ISOLATION, CHARACTERIZATION AND PROCESS OPTIMIZATION OF ETHANOL PRODUCING THERMOTOLERANT POTENTIAL YEAST STRAINS FROM SUGAR INDUSTRIAL WASTEAbstract
The supply of non-renewable energy sources from fossil fuel is depleting day by day, and it has become one of the greatest challenges to find alternative sources. Bioethanol as alternative biofuels has stimulated the worldwide interest. The use of bioethanol as fuel will minimize the amounts of fossil-derived carbon dioxide (CO2) to the Earth’s atmosphere. Yeast is the most acceptable of all organisms for ethanol production because of its diverse substrate specificity and ease of production of ethanol. Temperature is one of the most important environmental factors affecting microbial activity and production cost. The main objective of this research work was to isolation, characterization, and process optimization of ethanol-producing thermotolerant yeast strains. In total, 5 yeast isolates have been characterized based on morphological and physicochemical characters. Most of the strains were thermotolerant, ethanol tolerant, pH tolerant, as well as osmotolerant. All the strains were formed pseudo mycelium under stress condition. They were resistant to chloramphenicol, but growth was inhibited in the presence of 1% acetic Acid. The strains C and E showed good invertase activity, and all the strains were capable of fermenting glucose, fructose, sucrose, maltose, and amylose among 10 carbohydrates. Ethanol producing capability of the strains was studied using sugarcane molasses as substrate. Productivity was observed at different incubation temperature, pH, and reducing sugar concentration. After fermentation at different condition, at temperature 35 °C, pH 6.0, reducing sugar concentration 6.0% and shaking condition (115 rpm) found to be optimum for ethanol production by both C and E strains. The C and E strains produced maximum 11.25 % and 13.20% respectively at 48 hours under optimum condition. Pilot-scale (5 L) production by both strains was found 9.55% and 11.50% under optimum condition. These strains could be potential for ethanol production from cane molasses in a commercial scale.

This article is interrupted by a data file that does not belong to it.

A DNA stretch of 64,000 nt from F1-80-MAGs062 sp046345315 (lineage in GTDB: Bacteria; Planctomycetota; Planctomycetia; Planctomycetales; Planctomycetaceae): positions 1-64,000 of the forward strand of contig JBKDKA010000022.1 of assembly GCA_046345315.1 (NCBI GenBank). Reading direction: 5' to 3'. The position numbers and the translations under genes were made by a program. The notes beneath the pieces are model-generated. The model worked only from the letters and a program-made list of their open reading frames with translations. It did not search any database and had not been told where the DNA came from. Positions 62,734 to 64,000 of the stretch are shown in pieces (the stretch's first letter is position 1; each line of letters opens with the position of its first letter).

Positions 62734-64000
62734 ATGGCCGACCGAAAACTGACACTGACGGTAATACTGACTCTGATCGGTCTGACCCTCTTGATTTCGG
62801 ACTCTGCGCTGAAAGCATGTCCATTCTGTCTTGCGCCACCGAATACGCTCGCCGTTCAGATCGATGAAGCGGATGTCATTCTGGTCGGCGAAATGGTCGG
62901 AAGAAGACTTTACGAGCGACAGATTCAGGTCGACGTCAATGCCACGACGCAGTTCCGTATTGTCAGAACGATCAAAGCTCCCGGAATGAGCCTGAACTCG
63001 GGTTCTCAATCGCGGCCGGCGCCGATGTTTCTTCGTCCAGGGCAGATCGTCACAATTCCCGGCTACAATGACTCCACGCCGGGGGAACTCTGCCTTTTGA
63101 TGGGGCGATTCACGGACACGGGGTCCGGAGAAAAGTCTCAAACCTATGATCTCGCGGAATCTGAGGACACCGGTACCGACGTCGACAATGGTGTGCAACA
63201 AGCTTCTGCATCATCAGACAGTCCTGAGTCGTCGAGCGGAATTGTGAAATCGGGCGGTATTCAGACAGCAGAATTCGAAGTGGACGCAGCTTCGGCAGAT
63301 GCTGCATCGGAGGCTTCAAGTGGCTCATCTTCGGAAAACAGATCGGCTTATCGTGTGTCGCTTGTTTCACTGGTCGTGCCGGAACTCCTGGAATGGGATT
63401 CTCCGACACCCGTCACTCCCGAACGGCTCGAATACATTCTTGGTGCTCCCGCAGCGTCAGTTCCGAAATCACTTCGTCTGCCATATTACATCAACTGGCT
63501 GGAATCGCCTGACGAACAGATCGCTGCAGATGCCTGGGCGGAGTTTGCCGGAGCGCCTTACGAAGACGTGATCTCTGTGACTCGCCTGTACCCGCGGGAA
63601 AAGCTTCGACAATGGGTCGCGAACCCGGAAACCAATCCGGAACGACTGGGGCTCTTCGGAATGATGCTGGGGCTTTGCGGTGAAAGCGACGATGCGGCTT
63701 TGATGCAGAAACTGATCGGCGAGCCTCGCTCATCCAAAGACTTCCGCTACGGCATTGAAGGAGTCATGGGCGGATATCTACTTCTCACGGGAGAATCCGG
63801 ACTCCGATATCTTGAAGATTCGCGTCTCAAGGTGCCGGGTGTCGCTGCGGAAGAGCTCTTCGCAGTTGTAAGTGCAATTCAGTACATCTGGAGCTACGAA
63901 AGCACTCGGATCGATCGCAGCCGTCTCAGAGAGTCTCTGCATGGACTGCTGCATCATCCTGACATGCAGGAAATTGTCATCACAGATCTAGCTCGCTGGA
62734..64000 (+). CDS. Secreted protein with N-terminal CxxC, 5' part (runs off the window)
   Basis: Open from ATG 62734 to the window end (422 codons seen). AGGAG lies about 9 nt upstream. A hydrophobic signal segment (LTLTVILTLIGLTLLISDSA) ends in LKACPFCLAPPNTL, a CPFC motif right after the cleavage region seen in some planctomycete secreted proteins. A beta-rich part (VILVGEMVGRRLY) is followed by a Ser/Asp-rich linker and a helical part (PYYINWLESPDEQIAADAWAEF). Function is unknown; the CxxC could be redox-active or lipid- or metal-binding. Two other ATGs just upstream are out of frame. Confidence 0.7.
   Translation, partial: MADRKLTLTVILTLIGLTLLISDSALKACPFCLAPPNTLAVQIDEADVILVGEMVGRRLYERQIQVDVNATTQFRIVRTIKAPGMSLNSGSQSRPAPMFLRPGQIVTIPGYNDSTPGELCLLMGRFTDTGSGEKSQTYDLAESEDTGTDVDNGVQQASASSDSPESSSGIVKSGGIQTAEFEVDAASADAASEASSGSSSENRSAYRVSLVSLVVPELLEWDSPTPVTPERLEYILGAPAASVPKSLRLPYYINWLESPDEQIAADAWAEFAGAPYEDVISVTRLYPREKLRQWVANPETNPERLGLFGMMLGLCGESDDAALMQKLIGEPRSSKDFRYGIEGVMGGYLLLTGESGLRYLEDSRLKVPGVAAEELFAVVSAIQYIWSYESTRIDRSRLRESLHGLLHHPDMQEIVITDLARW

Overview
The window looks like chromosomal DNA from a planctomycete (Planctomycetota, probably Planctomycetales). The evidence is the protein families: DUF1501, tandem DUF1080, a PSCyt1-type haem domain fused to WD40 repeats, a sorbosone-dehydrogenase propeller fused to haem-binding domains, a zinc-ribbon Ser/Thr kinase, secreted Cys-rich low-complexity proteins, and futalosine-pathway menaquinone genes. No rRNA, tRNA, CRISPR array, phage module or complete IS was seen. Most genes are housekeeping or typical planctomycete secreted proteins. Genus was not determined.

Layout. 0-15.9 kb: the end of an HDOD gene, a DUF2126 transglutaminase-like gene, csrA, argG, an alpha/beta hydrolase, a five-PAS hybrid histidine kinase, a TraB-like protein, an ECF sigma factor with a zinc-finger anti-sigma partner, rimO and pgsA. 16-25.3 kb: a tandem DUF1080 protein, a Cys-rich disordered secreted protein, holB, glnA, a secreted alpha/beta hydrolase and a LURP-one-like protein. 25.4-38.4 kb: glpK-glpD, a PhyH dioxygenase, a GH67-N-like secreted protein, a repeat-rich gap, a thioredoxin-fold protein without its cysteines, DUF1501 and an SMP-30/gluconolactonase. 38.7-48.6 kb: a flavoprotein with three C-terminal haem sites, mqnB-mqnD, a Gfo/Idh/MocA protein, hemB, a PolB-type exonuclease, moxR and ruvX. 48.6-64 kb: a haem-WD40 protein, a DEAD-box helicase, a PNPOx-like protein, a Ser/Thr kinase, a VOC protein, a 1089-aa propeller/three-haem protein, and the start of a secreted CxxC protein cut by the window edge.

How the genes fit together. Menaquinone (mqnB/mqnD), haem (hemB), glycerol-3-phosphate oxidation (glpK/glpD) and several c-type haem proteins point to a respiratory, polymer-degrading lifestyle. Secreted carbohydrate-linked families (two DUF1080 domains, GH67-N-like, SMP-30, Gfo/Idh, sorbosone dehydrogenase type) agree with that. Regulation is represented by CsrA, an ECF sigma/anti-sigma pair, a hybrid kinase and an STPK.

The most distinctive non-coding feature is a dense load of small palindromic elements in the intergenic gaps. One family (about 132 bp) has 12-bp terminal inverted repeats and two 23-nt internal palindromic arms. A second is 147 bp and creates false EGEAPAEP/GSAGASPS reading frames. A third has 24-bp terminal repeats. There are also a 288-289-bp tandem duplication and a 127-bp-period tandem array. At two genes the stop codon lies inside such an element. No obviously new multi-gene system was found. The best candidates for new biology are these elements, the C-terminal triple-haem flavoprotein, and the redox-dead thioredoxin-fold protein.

M. A. Islam, M. S. Mondal*, M. A. Al-Masum, S. M. Abuzar, M. T. Islam and M. A. Islam
Department of Pharmacy, University of Asia Pacific, Dhanmondi, Dhaka, Bangladesh
13 May 2015
23 June 2015
28 June 2015
30 June 2015